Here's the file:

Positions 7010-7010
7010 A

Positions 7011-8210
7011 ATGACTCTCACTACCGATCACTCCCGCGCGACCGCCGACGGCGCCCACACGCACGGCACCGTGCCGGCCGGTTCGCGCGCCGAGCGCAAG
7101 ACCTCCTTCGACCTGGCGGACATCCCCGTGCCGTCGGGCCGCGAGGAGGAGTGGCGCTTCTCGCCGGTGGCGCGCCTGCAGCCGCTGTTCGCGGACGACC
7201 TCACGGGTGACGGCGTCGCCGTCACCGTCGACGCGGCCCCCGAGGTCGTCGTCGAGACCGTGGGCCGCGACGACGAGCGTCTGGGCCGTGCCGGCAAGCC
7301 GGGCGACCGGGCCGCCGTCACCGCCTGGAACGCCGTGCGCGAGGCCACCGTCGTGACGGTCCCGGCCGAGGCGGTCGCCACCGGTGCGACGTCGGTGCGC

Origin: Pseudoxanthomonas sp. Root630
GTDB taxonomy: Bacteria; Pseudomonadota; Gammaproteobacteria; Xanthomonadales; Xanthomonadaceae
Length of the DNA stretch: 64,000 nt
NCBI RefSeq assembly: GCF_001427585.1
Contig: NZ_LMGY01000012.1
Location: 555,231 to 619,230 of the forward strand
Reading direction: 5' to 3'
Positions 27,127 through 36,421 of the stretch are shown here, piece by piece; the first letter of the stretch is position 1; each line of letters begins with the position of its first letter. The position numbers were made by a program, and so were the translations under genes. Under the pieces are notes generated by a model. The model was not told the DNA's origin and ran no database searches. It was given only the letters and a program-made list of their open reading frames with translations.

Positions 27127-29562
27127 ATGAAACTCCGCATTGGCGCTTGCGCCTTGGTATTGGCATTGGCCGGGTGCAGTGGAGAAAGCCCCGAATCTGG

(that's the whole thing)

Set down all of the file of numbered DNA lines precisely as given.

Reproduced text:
Positions 7010-7010
7010 A

Positions 7011-8210
7011 ATGACTCTCACTACCGATCACTCCCGCGCGACCGCCGACGGCGCCCACACGCACGGCACCGTGCCGGCCGGTTCGCGCGCCGAGCGCAAG
7101 ACCTCCTTCGACCTGGCGGACATCCCCGTGCCGTCGGGCCGCGAGGAGGAGTGGCGCTTCTCGCCGGTGGCGCGCCTGCAGCCGCTGTTCGCGGACGACC
7201 TCACGGGTGACGGCGTCGCCGTCACCGTCGACGCGGCCCCCGAGGTCGTCGTCGAGACCGTGGGCCGCGACGACGAGCGTCTGGGCCGTGCCGGCAAGCC
7301 GGGCGACCGGGCCGCCGTCACCGCCTGGAACGCCGTGCGCGAGGCCACCGTCGTGACGGTCCCGGCCGAGGCGGTCGCCACCGGTGCGACGTCGGTGCGC

Origin: Pseudoxanthomonas sp. Root630
GTDB taxonomy: Bacteria; Pseudomonadota; Gammaproteobacteria; Xanthomonadales; Xanthomonadaceae
Length of the DNA stretch: 64,000 nt
NCBI RefSeq assembly: GCF_001427585.1
Contig: NZ_LMGY01000012.1
Location: 555,231 to 619,230 of the forward strand
Reading direction: 5' to 3'
Positions 27,127 through 36,421 of the stretch are shown here, piece by piece; the first letter of the stretch is position 1; each line of letters begins with the position of its first letter. The position numbers were made by a program, and so were the translations under genes. Under the pieces are notes generated by a model. The model was not told the DNA's origin and ran no database searches. It was given only the letters and a program-made list of their open reading frames with translations.

Positions 27127-29562
27127 ATGAAACTCCGCATTGGCGCTTGCGCCTTGGTATTGGCATTGGCCGGGTGCAGTGGAGAAAGCCCCGAATCTGG